Self-service supermarket checkouts drive me crazy!
Why would the voiceover woman imagine that having been out into the world, obtained money, navigated my way to a supermarket and negotiated my way round it selecting from the dizzying array of products to fill my basket, the concept of scan, bag and pay is going to be beyond me?
“Have you swiped your Nectar [loyalty points] card?” she asks innocently. Both you and she are fully aware, of course, that she wouldn’t be asking if you had swiped it, so clearly she’s just been told that people respond better to questions than instructions. She’s been misinformed.
How the employees who have to listen to her all day – often from multiple machines at a time – don’t go mad and start throwing tinned goods at her smug, complacent screen I do not know.
Please scan your first item.
Please place the item in the bag.
Unexpected item in bagging area.
Please wait for assistance.
Have you swiped your Nectar card?
Please insert cash or select payment type…Please take your change…Please remove your items…Please place the item…Have you swiped your…Please insert…please place…please wait…AAAARGH!!
In The Meaning of Liff, Douglas Adams and John Lloyd mention a particular – and at one time very common – shade of green paint “which is supposed to make you feel comfortable in hospitals, industrious in schools and uneasy in police stations.” The self-service checkout woman’s voice, clear, soothing and utterly implacable, reminds me of that shade of paint. Were I George Orwell writing of a figurehead overseeing a dystopian future world, I would not invent Big Brother – far more threatening to have Self-Service Woman as Big Sister watching your every move and asking calmly and quietly, ‘Did you wash your hands? Have you met your productivity targets today? Have you swiped your Nectar card?’
Before this turns into an uncontrollable rant (too late?!), I do have a genuine and serious concern about these machines. I think they’re harmful to society – and not just because they induce rage in otherwise calm and orderly members of the populace like myself.
Think about it; their sole function is to enable supermarkets to serve more customers with fewer staff. I’m far from an anti-capitalist, but this to me is just wrong.
One of the arguments often put forward in favour of the big-brand supermarkets is that they provide employment – where once one bought groceries from a family-run store employing maybe two or three people, now a supermarket comes in and provides jobs for many more. If the supermarkets are now doing away with cashiers, however, how many more jobs are they really creating? Yes, they have shelf-stackers, but they have saved themselves multiple man-hours at the customer-facing end, having just one person to oversee half-a-dozen tills. And the profits flow directly to the big bosses and shareholders, not to the communities their shops claim to serve.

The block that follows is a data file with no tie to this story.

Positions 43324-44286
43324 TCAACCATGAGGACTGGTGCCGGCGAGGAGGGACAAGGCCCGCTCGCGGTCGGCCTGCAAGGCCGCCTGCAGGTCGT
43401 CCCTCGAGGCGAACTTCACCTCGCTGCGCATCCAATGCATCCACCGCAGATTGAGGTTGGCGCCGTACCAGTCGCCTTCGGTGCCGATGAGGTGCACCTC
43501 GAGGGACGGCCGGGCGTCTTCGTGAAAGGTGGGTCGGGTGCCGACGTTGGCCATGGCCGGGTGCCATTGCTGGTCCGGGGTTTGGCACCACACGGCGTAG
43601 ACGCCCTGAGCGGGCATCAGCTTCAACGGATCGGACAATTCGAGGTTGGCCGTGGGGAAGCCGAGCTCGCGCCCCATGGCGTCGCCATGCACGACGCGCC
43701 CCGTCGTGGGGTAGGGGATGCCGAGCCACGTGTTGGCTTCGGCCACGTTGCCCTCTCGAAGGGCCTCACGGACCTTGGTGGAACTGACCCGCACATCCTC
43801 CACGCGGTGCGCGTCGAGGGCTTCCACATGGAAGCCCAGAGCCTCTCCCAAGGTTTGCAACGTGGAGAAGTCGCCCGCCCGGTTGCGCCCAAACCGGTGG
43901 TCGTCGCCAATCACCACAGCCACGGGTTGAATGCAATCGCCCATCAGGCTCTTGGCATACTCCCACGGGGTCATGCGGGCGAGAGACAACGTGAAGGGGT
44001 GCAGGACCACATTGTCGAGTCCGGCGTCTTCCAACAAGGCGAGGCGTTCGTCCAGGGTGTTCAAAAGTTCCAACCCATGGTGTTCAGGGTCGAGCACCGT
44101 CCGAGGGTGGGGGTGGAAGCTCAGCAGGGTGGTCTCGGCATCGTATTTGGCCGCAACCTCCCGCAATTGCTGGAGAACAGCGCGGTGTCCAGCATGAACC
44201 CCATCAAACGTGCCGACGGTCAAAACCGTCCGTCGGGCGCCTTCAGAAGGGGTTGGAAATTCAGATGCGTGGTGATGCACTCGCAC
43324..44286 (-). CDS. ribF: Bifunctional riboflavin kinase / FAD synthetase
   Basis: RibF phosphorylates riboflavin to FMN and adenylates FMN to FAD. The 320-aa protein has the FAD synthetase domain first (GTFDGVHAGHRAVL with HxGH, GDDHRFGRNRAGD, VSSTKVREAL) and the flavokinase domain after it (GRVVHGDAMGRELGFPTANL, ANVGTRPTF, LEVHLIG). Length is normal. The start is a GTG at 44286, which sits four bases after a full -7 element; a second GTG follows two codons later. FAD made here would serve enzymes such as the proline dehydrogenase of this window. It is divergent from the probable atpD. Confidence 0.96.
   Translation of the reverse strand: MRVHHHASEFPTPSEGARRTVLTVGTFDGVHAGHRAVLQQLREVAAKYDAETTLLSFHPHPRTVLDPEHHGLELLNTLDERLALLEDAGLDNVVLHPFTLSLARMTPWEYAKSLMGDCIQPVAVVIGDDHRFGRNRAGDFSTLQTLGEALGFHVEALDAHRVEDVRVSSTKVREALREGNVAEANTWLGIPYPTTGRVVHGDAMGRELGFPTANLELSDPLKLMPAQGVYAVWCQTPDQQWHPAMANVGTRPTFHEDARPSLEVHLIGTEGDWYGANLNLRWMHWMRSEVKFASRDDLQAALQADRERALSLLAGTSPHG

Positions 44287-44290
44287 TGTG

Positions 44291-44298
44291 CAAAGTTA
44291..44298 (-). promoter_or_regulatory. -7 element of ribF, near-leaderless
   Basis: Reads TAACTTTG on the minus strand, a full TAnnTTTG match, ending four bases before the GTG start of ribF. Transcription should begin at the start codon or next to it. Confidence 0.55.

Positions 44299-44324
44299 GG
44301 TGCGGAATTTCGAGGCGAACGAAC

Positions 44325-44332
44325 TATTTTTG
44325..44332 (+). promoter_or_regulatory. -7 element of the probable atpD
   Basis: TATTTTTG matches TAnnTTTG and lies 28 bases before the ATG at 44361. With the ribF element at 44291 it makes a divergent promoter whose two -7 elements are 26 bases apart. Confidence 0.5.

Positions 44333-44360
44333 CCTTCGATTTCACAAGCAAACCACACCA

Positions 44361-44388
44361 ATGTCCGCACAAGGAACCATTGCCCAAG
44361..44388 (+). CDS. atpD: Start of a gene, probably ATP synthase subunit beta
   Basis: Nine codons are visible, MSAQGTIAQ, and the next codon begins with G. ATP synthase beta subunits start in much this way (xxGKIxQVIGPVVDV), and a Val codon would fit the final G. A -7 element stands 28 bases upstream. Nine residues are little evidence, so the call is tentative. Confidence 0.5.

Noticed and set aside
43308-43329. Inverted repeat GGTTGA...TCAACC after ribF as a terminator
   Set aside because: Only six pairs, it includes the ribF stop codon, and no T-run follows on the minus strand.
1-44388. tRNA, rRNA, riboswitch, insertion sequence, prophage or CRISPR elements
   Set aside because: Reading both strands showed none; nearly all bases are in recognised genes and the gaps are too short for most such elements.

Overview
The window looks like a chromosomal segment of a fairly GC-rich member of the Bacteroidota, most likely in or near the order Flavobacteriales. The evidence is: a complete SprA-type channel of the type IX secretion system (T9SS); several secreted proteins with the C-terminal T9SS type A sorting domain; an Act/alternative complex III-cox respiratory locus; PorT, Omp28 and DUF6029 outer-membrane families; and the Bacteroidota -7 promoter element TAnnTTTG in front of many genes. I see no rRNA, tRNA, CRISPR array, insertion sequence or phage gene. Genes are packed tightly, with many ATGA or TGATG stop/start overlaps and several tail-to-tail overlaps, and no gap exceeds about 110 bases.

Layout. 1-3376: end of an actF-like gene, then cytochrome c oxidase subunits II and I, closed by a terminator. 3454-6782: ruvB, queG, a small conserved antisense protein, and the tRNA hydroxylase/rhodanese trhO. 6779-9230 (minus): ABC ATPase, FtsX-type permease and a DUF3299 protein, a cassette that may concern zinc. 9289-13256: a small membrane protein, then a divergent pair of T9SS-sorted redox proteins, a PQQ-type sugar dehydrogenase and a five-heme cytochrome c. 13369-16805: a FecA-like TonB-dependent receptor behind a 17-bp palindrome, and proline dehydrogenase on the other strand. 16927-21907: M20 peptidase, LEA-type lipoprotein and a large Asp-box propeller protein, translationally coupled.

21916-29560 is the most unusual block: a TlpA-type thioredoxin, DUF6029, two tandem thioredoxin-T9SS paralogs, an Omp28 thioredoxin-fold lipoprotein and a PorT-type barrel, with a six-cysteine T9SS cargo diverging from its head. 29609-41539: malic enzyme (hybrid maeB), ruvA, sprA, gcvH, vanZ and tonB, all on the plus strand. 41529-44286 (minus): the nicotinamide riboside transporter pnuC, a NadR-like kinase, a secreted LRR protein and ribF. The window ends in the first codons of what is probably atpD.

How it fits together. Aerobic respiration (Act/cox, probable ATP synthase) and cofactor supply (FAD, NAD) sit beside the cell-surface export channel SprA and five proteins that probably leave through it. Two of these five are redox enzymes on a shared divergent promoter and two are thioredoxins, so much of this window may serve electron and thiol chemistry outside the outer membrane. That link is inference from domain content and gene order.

Over and above the economic point, there is a social one; I prefer to go to an actual manned till because I appreciate the human interaction. I like the fact that some of the checkout people at my local supermarkets are starting to recognise me. My parents actually look out for a couple of staff members at their local supermarket and choose their tills when possible because they have built up a rapport with them over the years. The exchange of a few words of greeting can make all the difference when you’re tired, stressed or feeling low – and perhaps you can make a difference to the checkout-girl or –guy’s day. Making eye contact and saying a genuine hello, thank you and goodbye might just make her/him feel more like a human and less like a machine.
If the self-service machines genuinely made the experience quicker, more efficient and altogether more pleasant, I think I’d have a harder time making this argument, but they don’t. I used one the other day (because the shop I was in has removed all staffed checkouts, so I had no choice), and the till next to me was visited by two people who had never used one before. One lady was Scottish and just needed a little human direction (because the naggy voice actually doesn’t give you confidence that you can follow her instructions), which I gave her, the employee being busy with other problems. The other clearly didn’t speak any English and had no clue what to do. The employee was quite short with her (because again, he was distracted by trying to solve other people’s problems), and I felt ashamed of the ‘customer service’ she was receiving from us.
So I end this rant with a request: please vote with your feet and boycott the soulless, inhuman, unhelpful self-service checkouts and allow yourself to be served by a living, breathing human being, capable of nuance, initiative and relationship. Resist the drive towards faceless efficiency and self-serving consumerism. Emerge from your bubble and make contact with another human being; you’ll be doing yourself and your community a favour.